India, Bangladesh set for rousing opener
On paper, the day-night clash at the Sher-e-Bangla stadium in Dhaka may look like a no-contest with tournament favourites India having won 20 of their 22 one-day matches against the Tigers.
But the two defeats at Bangladesh's hands will rankle Mahendra Singh Dhoni's men when they take the field in front of some 25,000 partisan fans baying for India's blood.
A 15-run defeat in Dcember 2004 in Dhaka was followed by a stunning five-wicket loss during the 2007 World Cup in the Caribbean, which knocked India out in the first round.
Indian vice-captain Virender Sehwag, never one to mince words, told reporters ahead of the tournament that his team was charged up for what is widely seen as a grudge match.
"We have not forgotten that World Cup loss," the aggressive opener said. "We can't wait to play them again, and I am confident we will do better this time."
Bangladesh, who also defeated mighty South Africa in the second round of the last World Cup, could not have asked for a better setting to challenge the Indians.
Familiar home conditions that assist the slow left-arm spin of skipper Shakib Al Hasan and Abdur Razzak have seen Bangladesh win seven and lose just one of their last 10 home one-dayers.
The victories included an astonishing 4-0 rout of Daniel Vettori's New Zealand in October.
Athar Ali Khan, who played the last of his 19 one-dayers for Bangladesh in 1998 before becoming a TV expert, said the current team had the potential to deliver.
"We played for survival, these lads play to win," Khan said. "I have a lot of faith in this team."
Bangladesh will, however, miss former captain and pace spearhead Mashrafe Mortaza, who was ruled out of the tournament due to a recurring knee injury.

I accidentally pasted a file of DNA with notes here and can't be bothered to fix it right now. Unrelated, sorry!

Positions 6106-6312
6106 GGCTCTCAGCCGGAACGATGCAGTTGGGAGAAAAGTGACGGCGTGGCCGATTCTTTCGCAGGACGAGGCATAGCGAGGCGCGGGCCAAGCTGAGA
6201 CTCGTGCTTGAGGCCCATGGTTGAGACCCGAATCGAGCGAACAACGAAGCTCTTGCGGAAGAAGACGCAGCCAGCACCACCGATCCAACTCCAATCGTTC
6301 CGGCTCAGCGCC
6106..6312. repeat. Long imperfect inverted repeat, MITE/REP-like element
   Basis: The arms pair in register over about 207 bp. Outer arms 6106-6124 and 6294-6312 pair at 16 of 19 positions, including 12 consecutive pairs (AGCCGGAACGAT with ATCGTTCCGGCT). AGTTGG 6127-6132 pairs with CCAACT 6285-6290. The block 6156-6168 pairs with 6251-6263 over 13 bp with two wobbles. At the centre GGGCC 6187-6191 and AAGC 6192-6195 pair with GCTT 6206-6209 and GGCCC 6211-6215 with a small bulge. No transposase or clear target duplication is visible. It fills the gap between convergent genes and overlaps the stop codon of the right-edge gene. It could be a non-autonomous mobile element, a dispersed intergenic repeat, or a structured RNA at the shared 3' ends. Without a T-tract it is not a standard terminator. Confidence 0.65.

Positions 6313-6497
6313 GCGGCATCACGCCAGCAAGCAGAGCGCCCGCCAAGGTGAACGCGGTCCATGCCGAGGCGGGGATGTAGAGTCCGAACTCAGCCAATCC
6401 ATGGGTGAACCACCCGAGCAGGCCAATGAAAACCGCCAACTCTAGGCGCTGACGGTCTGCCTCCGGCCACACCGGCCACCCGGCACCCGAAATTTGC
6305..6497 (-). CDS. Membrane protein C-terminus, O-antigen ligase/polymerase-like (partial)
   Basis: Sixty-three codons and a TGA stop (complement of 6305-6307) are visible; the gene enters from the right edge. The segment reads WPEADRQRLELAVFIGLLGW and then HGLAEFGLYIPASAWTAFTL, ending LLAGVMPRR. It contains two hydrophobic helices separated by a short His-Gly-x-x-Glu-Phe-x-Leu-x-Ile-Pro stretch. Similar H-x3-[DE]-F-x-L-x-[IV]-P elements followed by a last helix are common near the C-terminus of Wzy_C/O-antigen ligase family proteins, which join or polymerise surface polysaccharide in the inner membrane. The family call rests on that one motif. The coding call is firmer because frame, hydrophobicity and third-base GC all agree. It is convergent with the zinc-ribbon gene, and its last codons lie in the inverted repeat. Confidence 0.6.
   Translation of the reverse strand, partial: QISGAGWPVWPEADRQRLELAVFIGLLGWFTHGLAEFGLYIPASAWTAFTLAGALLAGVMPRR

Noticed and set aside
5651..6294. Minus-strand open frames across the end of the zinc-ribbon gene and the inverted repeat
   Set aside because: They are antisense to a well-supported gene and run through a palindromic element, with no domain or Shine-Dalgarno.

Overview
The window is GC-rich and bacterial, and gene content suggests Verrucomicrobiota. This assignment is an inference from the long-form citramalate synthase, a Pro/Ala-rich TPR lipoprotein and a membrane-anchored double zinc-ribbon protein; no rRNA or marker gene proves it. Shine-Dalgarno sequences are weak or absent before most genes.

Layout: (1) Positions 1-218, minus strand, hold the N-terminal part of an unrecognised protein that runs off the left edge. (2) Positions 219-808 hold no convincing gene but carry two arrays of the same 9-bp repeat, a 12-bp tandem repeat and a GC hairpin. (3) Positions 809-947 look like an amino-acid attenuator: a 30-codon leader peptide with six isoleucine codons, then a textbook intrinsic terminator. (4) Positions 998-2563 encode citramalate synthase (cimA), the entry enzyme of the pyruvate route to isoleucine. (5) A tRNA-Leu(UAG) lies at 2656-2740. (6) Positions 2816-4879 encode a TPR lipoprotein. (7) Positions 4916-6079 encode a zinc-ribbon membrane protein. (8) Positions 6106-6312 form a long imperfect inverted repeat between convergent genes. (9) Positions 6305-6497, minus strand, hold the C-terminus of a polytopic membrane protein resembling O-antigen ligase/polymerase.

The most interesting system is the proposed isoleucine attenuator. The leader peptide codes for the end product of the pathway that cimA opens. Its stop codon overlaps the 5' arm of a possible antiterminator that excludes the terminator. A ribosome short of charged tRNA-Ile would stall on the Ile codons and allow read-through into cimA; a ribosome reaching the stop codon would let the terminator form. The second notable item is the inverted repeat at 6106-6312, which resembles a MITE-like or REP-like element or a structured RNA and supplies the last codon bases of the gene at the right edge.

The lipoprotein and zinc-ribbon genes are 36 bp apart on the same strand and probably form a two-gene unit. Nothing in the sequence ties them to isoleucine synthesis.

Mortaza, 27, has been the pivot of the Bangladesh attack with 146 one-day wickets, including a match-winning 4-38 against India in the last World Cup.
Bangladesh will depend on the left-handed openers, Tamim Iqbal and Imrul Kayes, the fluent Junaid Siddique and former captain Mohammad Ashraful to give the spinners a reasonable total to defend.
India have enjoyed an impressive run over the last three years, which has taken Dhoni's men to the top of the Test rankings and made them number two behind Australia in the one-dayers.
They go into the Cup opener on the back of two convincing morale-boosting wins over Australia and New Zealand in practice matches this week.
The Indians rely mainly on its powerful batting, led by world recorld holder Sachin Tendulkar, to pile up a big total and bat the other side out of a match.
With Sehwag, Gautam Gambhir and Yuvraj Singh adding to a top-heavy line-up and Dhoni and the explosive Yusuf Pathan coming down the order, Harbhajan Singh has been pushed to number eight despite two Test centuries to his credit.
Off-spinner Harbhajan leads the bowling attack with new-ball spearhead Zaheer Khan, but India will rely on part-timers Sehwag, Yuvraj and Pathan to fill the fifth bowler's spot.
The pressure on Saturday will be entirely on India, but Dhoni chose to calm team-mates by stressing the importance of doing the basics right.
"We should not worry about winning and losing, just concentrate on doing the small things correctly," he said. "Then everything will fall in place.
India and Bangladesh have been drawn with England, the West Indies, South Africa, Ireland and the Netherlands in group B, with the top four advancing to the quarter-finals.